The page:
How to Properly Paint Textured Exteriors
Though the majority of modern homes are outfitted with smooth siding such as vinyl and fiber-cement boards, there’s still a place for rougher, textured exteriors like brick, stucco, and pebbledash. Despite their aesthetic and physical benefits, however, these bumpy exteriors can be difficult to maintain and paint thanks to their uneven surfaces. Still, these surfaces deserve proper protection and enhancement in the form of commercial or residential exterior painting, too -- it’s just that some additional effort is required to provide optimal coatings. Let’s go over how to properly paint your textured exteriors.
How to Properly Paint a Textured Exterior
Clean with the Proper Processes and Tools
Every surface needs a good cleaning before it can receive a fresh coating, and textured surfaces are no expectation. Of course, cleaning a rough, porous material is harder than cleaning a smooth one. Dust, dirt, and other contaminants can easily make their way into the various nooks and crannies present in textured surfaces, so a deep, thorough process is required to flush them out. Power washing is often the way to go, though when mishandled, this method can damage your exterior and lead to moisture intrusion. If you’re not comfortable with or able to pressure wash your surfaces, then you can scrub them with a stiff brush and soap and water (this just takes much longer).
Make Necessary Repairs
Textured surfaces are no strangers to erosion, impact damage, and other issues that deserve attention before painting. Caulk and/or masonry filler can often be used to fill up minor holes and cracks, though larger issues should be handled by a professional repair contractor. Ultimately, you want your exterior to be free from breaches to ensure full coverage and prevent unwanted forces from gaining entry (i.e., moisture, pests, dirt, etc.).
Use Quality Masonry Sealer and Paint
It’s always important to come equipped with the right products and tools for the task at hand. When painting textured exteriors, you’ll often want to use paint products specifically meant for masonry and similar materials. For starters, apply an initial coat of masonry sealer to lock in any loose or crumbling sections, prevent moisture from breaking through, and provide a smoother surface for the ensuing paint to adhere to.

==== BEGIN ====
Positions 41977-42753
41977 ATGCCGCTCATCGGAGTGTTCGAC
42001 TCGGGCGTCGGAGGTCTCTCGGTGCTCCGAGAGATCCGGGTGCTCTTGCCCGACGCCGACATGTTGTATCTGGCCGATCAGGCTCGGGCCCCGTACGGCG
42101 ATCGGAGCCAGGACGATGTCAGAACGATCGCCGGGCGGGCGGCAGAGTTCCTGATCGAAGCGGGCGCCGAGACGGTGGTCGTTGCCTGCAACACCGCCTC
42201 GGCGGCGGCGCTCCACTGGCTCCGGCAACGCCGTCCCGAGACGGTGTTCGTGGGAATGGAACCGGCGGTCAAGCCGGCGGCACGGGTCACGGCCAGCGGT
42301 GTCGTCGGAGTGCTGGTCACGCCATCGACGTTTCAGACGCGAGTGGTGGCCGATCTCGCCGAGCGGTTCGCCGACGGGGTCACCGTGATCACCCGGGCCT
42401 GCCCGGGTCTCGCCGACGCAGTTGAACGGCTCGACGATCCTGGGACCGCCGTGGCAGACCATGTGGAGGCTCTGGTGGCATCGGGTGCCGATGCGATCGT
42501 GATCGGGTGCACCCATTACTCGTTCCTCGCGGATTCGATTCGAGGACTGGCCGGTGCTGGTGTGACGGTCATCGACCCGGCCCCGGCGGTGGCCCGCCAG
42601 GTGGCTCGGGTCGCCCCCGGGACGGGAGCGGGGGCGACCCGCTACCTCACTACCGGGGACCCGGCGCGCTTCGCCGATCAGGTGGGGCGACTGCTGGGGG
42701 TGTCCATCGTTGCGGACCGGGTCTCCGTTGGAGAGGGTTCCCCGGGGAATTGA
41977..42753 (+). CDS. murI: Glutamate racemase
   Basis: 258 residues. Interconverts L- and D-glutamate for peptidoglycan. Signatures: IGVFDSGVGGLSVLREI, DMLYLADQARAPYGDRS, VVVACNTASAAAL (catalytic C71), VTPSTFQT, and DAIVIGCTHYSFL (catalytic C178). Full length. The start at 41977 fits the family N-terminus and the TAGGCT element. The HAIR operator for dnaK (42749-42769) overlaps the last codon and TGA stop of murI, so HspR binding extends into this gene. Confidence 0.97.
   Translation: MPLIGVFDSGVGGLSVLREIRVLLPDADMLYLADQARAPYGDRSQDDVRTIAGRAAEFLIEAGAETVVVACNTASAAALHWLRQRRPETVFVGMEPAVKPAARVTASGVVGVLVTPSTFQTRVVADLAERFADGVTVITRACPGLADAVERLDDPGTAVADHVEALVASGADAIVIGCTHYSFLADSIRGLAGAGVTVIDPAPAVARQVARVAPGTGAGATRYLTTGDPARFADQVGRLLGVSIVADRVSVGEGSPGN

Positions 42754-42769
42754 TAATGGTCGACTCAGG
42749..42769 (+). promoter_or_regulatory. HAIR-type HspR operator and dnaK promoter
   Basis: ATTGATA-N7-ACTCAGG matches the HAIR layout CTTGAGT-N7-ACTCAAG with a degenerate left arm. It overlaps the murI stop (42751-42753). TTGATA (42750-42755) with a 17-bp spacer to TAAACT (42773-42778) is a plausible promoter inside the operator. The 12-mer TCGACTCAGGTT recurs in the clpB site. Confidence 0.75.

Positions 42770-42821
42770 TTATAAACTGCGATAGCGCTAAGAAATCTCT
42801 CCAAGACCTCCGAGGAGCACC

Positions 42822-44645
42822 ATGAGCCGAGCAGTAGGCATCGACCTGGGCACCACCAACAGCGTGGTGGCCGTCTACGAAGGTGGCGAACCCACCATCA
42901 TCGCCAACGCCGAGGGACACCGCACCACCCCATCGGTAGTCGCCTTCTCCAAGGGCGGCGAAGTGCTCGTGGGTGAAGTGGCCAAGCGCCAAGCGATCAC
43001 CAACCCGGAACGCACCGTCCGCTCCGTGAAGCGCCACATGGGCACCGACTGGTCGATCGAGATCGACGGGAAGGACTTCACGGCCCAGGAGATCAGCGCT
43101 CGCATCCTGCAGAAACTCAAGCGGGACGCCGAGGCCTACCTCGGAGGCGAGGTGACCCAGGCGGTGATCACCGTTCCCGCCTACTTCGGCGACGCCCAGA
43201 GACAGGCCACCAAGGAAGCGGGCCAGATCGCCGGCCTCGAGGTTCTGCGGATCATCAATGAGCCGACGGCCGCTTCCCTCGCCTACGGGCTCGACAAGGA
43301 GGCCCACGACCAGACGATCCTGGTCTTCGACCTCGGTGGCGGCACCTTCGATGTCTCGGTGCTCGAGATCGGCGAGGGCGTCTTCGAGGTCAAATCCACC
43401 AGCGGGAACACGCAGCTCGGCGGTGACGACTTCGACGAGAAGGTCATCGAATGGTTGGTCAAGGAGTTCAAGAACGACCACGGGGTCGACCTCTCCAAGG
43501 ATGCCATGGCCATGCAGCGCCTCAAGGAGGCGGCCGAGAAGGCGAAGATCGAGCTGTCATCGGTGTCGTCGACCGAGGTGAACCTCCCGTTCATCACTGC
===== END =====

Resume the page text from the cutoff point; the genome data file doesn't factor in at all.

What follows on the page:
Mind the Painter’s Tape You Use
Painter’s tape is a common tool for most residential and commercial exterior painting projects. This tape is meant to guard certain sections of a given surface against paint bleed, and it helps create even lines. When it comes to painting rougher surfaces like brick, however, standard painter’s tape won’t always do. This is because no matter how clean and well-maintained your brick exterior is, regular painter’s tape won’t easily lay flat on the bumpy surface, allowing paint to bleed through certain areas. To prevent this common problem, make sure you use painter’s tape specifically aimed at textured surfaces, as these cling more powerfully to rough materials.
An Angled Brush Is Your Best Friend
You’ll want a sturdy angled brush on the job to access those stubborn crevices that other larger and wider applicators cannot easily reach. Moreover, this handy tool will help you cut in the edges and touch-up any missed spots as you roll or spray on your masonry paint. Indeed, you’ll want to back-brush regularly as you go.
Make Sure Your Roller has a Thick Nap
A paint roller attached to a long extension pole is great for covering wide spans of large exterior surfaces. That said, not all rollers are created equal. More specifically, you’ll want to use a roller with a fluffy, thick nap (i.e., at least ¾ inches) to go deeper into those nooks and crannies as you glide it across the surface. You might also decide to apply the paint via sprayer, making sure to not under- or over-spray as you go. Either way, you’ll want to even things out using your reliable angled brush.
Multiple Coats Are Often Necessary
Many exterior painting projects warrant at least two coats of paint, and the same can be said for painting textured exteriors. Raleigh painting professionals will come to the job prepared to implement multiple coats to ensure that no spots are missed and that the textured surface has the greatest amount of protection possible.
A textured surface is just like any other surface, only rougher around the edges (rougher all over, actually). As such, there’s a bit more involved in properly coating and taming these coarse exteriors. Fortunately, the experts at Anderson Painting have the knowledge and experience to do just that. To learn more about us and all we do, call today at 919-610-1855 or email us at email@example.com!